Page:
Hargreaves profits are up as chief steps down

Hargreaves profits are up as chief steps down

Hargreaves Lansdown posted increased profits before tax as its chief executive Ian Gorham announced plans to stand down by the end of September 2017.

The Bristol-based company announced today (7 September) it made a profit of £218.9m in the year to 30 June 2016 - up 10 per cent on the previous year.

Net revenue was also up - by 11 per cent - to £326.5m while assets under administration increased by 12 per cent to £61.7bn.

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Mr Gorham said: “High client satisfaction drove strong client recruitment and retention, with associated additional fees and income.

“Client equity trading volumes during the year were considerably higher, up 9 per cent at 3.7m, driven particularly by speculation and volatility around the EU referendum, with a record 63,000 trades conducted on 24 June 2016.

“This additional trading drove higher stockbroking commission.

“We are well positioned to take advantage of the structural opportunity for growth in the savings and investments market.

“I believe the group is in excellent hands and that shareholders and clients shall be best served by new zest being applied to the group’s activities. Now is the correct time for natural succession, as we look forward to an exciting future.”

Mr Gorham said he would stand down no later than 30 September 2017, at which point he would have been chief executive for more than seven years.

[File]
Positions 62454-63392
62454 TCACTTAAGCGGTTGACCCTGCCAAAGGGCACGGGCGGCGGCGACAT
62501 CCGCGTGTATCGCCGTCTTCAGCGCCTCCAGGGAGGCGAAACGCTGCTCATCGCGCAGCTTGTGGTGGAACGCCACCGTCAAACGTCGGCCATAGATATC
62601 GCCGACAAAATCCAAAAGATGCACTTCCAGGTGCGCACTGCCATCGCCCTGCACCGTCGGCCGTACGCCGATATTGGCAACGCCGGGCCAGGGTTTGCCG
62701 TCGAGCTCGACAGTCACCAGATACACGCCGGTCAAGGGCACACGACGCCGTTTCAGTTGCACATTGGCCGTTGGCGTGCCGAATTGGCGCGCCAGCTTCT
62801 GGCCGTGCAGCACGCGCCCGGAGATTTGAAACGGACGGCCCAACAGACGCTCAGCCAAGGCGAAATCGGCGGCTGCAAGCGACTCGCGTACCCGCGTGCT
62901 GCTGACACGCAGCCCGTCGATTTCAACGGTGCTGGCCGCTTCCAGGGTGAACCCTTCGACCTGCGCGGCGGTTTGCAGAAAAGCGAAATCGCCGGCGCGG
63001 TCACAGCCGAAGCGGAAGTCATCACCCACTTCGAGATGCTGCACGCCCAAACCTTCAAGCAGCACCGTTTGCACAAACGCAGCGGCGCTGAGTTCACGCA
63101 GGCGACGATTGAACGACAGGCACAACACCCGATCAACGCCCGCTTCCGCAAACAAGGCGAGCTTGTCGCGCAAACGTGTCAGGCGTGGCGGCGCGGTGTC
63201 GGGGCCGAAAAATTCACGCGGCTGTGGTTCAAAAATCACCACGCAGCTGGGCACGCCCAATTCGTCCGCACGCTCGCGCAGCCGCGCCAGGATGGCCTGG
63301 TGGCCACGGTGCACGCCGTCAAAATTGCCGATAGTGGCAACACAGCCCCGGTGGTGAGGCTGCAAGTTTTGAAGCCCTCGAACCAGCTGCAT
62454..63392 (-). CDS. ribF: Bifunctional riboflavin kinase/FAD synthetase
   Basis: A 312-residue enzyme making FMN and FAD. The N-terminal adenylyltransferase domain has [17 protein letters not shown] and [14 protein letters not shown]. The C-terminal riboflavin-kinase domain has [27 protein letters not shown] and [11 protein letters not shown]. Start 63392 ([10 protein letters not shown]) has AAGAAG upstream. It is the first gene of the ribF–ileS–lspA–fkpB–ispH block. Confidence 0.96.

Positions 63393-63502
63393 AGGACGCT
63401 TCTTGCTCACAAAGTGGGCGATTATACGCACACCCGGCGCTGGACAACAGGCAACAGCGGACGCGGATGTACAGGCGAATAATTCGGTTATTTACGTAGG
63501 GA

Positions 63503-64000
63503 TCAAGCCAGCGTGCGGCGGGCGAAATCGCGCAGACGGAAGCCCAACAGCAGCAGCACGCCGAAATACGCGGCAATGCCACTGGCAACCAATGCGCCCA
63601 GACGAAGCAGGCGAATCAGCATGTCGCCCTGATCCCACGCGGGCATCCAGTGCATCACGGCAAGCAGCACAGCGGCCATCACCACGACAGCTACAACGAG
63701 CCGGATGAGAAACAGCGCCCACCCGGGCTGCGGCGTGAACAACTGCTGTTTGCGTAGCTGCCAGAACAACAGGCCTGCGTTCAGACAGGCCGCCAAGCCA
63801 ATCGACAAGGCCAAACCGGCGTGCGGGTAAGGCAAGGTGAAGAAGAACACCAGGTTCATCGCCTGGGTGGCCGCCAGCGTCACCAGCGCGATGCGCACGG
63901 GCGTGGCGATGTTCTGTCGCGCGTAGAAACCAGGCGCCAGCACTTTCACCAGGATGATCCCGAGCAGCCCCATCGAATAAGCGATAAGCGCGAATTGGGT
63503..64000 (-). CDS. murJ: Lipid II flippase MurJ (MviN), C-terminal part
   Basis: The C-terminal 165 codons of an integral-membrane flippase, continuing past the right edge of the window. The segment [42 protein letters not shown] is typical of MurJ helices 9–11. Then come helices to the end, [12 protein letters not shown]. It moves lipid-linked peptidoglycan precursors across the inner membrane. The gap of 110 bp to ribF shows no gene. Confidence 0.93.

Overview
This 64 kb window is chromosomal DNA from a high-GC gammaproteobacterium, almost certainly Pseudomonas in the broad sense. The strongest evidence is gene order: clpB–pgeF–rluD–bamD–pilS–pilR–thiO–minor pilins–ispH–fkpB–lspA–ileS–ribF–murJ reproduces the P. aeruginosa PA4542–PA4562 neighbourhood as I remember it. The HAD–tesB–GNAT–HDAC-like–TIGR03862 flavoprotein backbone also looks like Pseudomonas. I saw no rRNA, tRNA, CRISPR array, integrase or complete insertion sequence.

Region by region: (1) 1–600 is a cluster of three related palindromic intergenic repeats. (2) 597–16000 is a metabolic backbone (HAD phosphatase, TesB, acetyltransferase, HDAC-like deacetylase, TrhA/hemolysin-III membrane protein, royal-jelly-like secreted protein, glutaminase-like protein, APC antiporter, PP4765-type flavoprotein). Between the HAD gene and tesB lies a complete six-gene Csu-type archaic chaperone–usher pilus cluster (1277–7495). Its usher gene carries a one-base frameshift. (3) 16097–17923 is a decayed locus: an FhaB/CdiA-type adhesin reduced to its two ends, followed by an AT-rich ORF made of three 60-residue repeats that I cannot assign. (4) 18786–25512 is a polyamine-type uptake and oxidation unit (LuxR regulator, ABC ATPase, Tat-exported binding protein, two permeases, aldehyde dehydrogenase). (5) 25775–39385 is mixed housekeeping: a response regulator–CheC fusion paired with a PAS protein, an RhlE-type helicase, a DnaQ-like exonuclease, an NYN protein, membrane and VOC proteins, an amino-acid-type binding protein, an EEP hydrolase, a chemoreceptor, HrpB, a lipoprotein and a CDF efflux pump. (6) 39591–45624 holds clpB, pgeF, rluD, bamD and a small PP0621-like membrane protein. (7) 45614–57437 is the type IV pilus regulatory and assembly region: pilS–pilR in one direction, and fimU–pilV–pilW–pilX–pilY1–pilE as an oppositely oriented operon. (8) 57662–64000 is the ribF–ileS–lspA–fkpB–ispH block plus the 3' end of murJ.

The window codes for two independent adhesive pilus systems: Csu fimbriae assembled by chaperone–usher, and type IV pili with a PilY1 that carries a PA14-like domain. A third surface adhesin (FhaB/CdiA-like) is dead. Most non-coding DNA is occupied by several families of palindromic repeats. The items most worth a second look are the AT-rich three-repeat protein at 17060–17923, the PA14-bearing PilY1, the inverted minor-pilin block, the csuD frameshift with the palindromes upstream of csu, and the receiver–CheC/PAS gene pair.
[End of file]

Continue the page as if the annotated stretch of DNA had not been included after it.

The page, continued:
Chris Hill, currently the chief financial officer, will become deputy chief executive from 1 October 2016 with the intention that he will be confirmed as chief executive following Mr Gorham’s departure.

Addressing the effect of Britain’s vote to leave the European Union, Mr Gorham said that while the long-term implications are unknown, Hargreaves “remains confident” about the future.

He said: “Hargreaves Lansdown is the largest business of its kind in the UK and not dependent on any single asset class or investment to prosper. The requirement for individuals and corporates to commit to long-term savings remains.”

The FTSE 100 company did see a decrease in net new business inflows over the year, which increased by £6bn compared to £6.1bn the previous year.

Hargreaves has previously been critical of the Financial Services Compensation Scheme levy, and over the course of the year it saw its bill increase again, this time by 25 per cent to £5.5m.

Peter Lenardos, an analyst with RBS Europe, said the results were “strong”.

He said: “A confident outlook and increased levels of client retention - from an already high level - reinforce our full year 2017 and full year 2018 forecasts, which are above consensus expectations.”